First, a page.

How SEM Efforts Can Boost Your Ecommerce Business
Feb 17 2022
Ecommerce businesses devote time, expertise, and other precious resources to establishing a reputable online presence. With the right search query, people can discover your business’s products or services — but pinpointing the right search query can be a challenge. Every person searching online is bound to interpret the same need differently. Search engine marketing (SEM) can help lead all those different people toward the same destination: your ecommerce site.
SEM combines the monetary boost of paid ads with the strategy of search engine optimization (SEO) to create an essential digital marketing tactic. Continue reading to learn why investing in SEM is essential to building a digital foundation for your online business.
Search Engine Marketing Facts and Figures
Before evaluating your business’s SEM efforts, it’s important to have a general understanding of current paid and organic search performance.
In 2021, cost per click prices rose across several retail categories for Google search ads.
Organic search makes up over 50% of total web traffic, while paid search accounts for approximately 15%.
Recent data shows nearly half of all Google searches in the U.S. result in zero-click sessions, with only 3.83% of searches resulting in paid clicks to non-Google-owned websites.
Combine increasing competition from organic search with the rising cost of paid search, and it’s apparent that businesses should prioritize both SEM and SEO tactics to ensure future success for their ad strategies and, ultimately, their companies.
The Benefits of SEM Strategy for Ecommerce Sites
Nearly every type of business can benefit from an SEM plan, but this digital marketing strategy is especially important for ecommerce businesses, particularly those without a brick-and-mortar presence to supplement their sales. Consider the following benefits when deciding how to approach SEM improvements.
Establishing a positive brand image. PPC ads (a key component of SEM) might be the first interaction someone has with your company, so a good first impression is key. Paid ads appear before organic results on SERPs; this means a good ad can set a positive tone for your brand early on in a customer’s purchasing journey.
Prime positioning for motivated buyers. A properly optimized paid ad will appear to people already looking for the product or service you provide — i.e., those all-important bottom-of-funnel customers. With the right keyword choices, your ad has a better chance of appearing in transaction-related search queries, guiding more potential buyers to your site.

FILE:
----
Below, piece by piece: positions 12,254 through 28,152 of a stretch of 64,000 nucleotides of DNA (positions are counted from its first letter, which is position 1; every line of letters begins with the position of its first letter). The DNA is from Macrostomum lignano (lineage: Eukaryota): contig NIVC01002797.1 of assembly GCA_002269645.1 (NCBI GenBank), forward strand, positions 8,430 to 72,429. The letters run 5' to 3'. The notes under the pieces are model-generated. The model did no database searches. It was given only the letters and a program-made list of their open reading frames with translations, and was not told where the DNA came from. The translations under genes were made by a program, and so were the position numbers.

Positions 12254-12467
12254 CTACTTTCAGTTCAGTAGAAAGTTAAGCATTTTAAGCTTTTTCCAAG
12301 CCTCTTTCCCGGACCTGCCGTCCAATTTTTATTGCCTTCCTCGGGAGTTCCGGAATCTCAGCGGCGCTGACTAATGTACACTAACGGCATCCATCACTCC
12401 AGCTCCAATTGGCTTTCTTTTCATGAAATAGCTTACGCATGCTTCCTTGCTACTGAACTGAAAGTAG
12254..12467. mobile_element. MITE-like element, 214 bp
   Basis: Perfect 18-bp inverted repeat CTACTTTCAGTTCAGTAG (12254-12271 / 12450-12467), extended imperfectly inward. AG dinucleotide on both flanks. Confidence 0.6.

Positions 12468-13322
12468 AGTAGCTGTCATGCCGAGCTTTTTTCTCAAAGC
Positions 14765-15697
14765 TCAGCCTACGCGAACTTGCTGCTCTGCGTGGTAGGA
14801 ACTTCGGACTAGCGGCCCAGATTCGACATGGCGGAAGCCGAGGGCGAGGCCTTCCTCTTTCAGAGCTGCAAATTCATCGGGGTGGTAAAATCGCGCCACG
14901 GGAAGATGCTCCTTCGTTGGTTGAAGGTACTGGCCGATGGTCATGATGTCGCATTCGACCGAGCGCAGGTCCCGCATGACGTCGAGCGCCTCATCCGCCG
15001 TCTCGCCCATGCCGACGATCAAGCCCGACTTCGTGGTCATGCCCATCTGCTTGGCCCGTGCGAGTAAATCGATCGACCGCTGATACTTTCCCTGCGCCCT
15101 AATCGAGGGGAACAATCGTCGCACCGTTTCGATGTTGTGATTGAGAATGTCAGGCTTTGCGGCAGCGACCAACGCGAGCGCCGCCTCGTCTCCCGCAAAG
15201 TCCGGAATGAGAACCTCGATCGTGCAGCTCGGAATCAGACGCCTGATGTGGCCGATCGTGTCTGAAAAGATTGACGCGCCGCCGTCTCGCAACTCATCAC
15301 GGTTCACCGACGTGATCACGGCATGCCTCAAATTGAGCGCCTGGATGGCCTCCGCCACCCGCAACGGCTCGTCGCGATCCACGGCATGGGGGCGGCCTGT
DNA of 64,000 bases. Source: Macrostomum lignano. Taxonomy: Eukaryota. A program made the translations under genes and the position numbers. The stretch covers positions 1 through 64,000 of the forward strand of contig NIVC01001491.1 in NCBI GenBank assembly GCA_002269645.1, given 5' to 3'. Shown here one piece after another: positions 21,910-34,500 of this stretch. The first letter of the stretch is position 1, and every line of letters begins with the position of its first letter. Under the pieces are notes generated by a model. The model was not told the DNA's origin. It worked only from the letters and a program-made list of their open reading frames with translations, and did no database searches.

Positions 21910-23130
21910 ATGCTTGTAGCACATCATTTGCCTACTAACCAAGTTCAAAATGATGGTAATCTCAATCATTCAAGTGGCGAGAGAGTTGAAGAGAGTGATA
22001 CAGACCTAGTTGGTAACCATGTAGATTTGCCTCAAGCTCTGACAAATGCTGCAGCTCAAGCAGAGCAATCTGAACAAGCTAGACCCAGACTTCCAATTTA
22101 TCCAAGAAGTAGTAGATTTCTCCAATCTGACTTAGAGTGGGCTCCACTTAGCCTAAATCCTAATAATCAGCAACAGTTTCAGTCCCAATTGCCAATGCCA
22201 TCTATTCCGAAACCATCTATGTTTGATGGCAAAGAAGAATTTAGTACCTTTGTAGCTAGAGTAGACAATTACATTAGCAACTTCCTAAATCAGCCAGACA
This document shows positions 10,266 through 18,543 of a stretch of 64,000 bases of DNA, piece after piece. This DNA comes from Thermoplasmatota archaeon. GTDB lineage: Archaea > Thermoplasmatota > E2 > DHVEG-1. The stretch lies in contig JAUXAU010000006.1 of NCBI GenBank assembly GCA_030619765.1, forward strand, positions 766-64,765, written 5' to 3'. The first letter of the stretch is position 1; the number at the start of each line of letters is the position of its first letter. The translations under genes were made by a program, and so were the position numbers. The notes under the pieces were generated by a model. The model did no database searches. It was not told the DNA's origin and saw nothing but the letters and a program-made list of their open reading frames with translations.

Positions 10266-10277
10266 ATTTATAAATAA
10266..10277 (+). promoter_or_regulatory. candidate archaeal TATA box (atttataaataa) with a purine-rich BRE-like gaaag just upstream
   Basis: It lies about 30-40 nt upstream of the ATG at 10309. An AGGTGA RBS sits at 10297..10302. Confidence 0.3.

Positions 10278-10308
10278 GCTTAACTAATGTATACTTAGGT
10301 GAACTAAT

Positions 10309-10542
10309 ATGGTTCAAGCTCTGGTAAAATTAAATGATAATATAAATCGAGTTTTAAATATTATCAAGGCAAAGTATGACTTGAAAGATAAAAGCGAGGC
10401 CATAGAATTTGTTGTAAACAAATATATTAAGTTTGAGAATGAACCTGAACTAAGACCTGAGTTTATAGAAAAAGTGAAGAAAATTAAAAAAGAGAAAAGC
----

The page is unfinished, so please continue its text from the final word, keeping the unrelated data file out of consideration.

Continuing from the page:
As mobile searches become more prevalent, getting the top paid spot in SERPs becomes more crucial. Certain devices may only show two or three results on screen before scrolling; you want your business to be at the top of the list.
More control over how your site competes. Paid search is competitive, but it’s not as competitive as organic search because there are fewer players in the paid space. Even if your ad budget is small, you’re still not competing for organic traffic, which is harder to capture because so many other sites are vying for attention.
What will boost your SEM strategy is optimization. Choosing the right keywords and aligning ad and landing page strategy with your SEO efforts is the difference between simply paying for clicks versus budgeting wisely to actually convert your ideal customers.
Tips for Strengthening Your SEM Strategy
Even though SEM is a paid strategy whereas SEO is targeted at organic search traffic, both require optimization. Luckily, you can (and should) use SEO research to inform your SEM game plan.
Creating campaigns in Google Ads is a great place to enact SEM tactics. In your next Google Ads campaign, create relevant, highly focused ad groups by designating different KPIs to separate groups. This will be extremely helpful when measuring ROI, monitoring how well the ads perform, and noting which messages resonate best with your audience.
The success of each ad group depends on your keyword selection. Select a mix of long- and short-tail keywords to cover the full extent of the buyer’s journey. (This list should align closely with keywords used in your SEO strategy.) Focusing on long-tail keywords might be more effective for teams with small budgets, as queries with your long-tail keyword selections are more likely to contain transactional terms and search intent. Online keyword research tools, such as options from SEMrush and Google’s Keyword Planner, are great for getting started.
Set the maximum amount you will bid on your chosen keywords. Note, however, that having the highest bid won’t always “win” Google’s ad auction; the ad’s quality and relevance play a role as well. Refer to Google’s Quality Score tool when designing your ad to understand how Google uses different factors to determine which ads will appear in SERPs.
As with any digital strategy, monitoring campaigns, measuring results, and optimizing based on your findings will help your team refine marketing efforts for even better ROI going forward.